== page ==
Mikee likes to refer to herself in the third person sometimes.

This online journal is a collection of stories from the classroom, the corporate office and everywhere in between.

Even if it’s a dumb story, telling it changes other people just the slightest little bit, just as living the story changes me. An infinitesimal change. And that infinitesimal change ripples outward –ever forgotten, but the stories will last. And so we all matter –maybe less than a lot, but always more than none.

–An Abundance of Katherines, John Green

It is crucial for her to find Anne through her stories, for Anne is the adult who knows the difference between right and wrong and acts after deciding carefully without letting her soft side take over. Mikee is controlled by her child self who is deeply fascinated with all things bright and beautiful. Her parent self, contemplates her actions and guides her with virtues close to home. And if you don’t know what the metaphor means, think id, ego, superego –concepts from Psychology, a science she seeks to spend her lifetime studying.

She leaves it to your better judgment to decide if her thoughts are worth sharing and if Anne is worth finding.


“In those moments, none of it matters. It’s like that stuff is happening to someone else because all you feel is dark inside, and that darkness just kind of takes over. You don’t even really think about what might happen to the people you leave behind, because all you can think about is yourself.”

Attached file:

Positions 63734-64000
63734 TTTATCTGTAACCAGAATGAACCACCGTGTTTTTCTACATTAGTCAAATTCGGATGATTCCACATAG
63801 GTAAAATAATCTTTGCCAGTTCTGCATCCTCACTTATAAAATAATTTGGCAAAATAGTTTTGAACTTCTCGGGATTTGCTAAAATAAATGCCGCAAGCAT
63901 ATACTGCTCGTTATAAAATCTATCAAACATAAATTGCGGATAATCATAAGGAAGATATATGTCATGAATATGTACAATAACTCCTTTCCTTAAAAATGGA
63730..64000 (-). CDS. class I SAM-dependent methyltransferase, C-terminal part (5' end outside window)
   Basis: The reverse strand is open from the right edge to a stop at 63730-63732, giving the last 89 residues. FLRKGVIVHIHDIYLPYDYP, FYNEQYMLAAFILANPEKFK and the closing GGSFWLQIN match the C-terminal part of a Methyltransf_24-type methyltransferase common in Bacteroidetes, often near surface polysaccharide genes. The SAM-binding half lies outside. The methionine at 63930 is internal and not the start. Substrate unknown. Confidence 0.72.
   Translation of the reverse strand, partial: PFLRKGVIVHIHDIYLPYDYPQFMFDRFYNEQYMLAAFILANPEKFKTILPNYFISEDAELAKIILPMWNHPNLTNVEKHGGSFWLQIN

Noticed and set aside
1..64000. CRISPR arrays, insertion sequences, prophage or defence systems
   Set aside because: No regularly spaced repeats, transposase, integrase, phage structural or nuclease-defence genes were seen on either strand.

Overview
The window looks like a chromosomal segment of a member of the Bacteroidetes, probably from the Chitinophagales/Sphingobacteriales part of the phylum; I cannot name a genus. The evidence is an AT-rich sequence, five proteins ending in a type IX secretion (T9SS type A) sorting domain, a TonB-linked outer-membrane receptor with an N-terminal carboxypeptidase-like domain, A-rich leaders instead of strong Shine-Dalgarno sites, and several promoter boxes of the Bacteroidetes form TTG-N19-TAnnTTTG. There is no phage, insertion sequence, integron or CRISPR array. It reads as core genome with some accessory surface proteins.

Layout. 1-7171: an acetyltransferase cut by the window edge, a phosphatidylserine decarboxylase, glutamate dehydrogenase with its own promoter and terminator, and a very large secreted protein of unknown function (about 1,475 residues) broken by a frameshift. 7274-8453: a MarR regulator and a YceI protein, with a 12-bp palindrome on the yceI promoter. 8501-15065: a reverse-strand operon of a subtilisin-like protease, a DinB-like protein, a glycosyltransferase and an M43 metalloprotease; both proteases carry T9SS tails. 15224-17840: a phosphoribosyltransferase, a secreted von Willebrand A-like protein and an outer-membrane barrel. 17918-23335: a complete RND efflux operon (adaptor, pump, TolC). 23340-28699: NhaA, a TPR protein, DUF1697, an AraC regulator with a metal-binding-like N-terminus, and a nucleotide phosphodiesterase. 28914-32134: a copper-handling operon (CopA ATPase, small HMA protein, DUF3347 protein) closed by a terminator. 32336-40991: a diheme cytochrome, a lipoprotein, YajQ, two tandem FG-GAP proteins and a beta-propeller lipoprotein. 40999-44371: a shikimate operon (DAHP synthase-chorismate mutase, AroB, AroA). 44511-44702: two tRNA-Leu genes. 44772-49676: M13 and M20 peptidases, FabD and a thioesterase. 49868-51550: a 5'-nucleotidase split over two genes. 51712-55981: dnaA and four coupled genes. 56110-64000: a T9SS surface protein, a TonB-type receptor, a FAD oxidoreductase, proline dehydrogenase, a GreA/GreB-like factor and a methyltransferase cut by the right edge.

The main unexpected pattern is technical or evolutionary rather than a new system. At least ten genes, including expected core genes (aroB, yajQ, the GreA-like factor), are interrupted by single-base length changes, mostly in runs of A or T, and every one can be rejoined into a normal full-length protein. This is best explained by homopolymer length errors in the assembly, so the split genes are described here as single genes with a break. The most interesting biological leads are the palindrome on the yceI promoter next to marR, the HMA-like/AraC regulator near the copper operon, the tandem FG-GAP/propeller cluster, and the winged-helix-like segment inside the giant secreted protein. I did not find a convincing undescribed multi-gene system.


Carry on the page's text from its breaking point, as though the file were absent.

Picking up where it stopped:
This is all too familiar. The darkness. Hitting the lowest point where nothing else matters. Not even your own life.

All the Bright Places was recommended to me by my friend, Maj. The book was surprisingly good despite being about suicide.

  1. It somehow gives you an idea on what it’s like to have mental health issues. Most people will not understand what you are going through (especially in a religious and family-oriented culture like mine) and will either brush it off or attempt to “fix you.” When you hit rock bottom and think about taking your own life, people will call you selfish or stupid. Very few people realize how difficult it is to have your thoughts and emotions take over your entire being, how clouded your judgment can be, and how miserable it feels to not be able to see the bright side of things.
  2. Most people who lose loved ones to suicide tend to blame themselves for what happened. Maybe you could’ve done more to help. But don’t forget that you can only do so much. Sometimes we need to remember that we can’t save people who don’t want to be saved.
  3. However, it does not mean that we will deny the love and support they deserve. Awareness and empathy can go a long way and stories such as this can help that spread.

It may not be much, but it’s a start.


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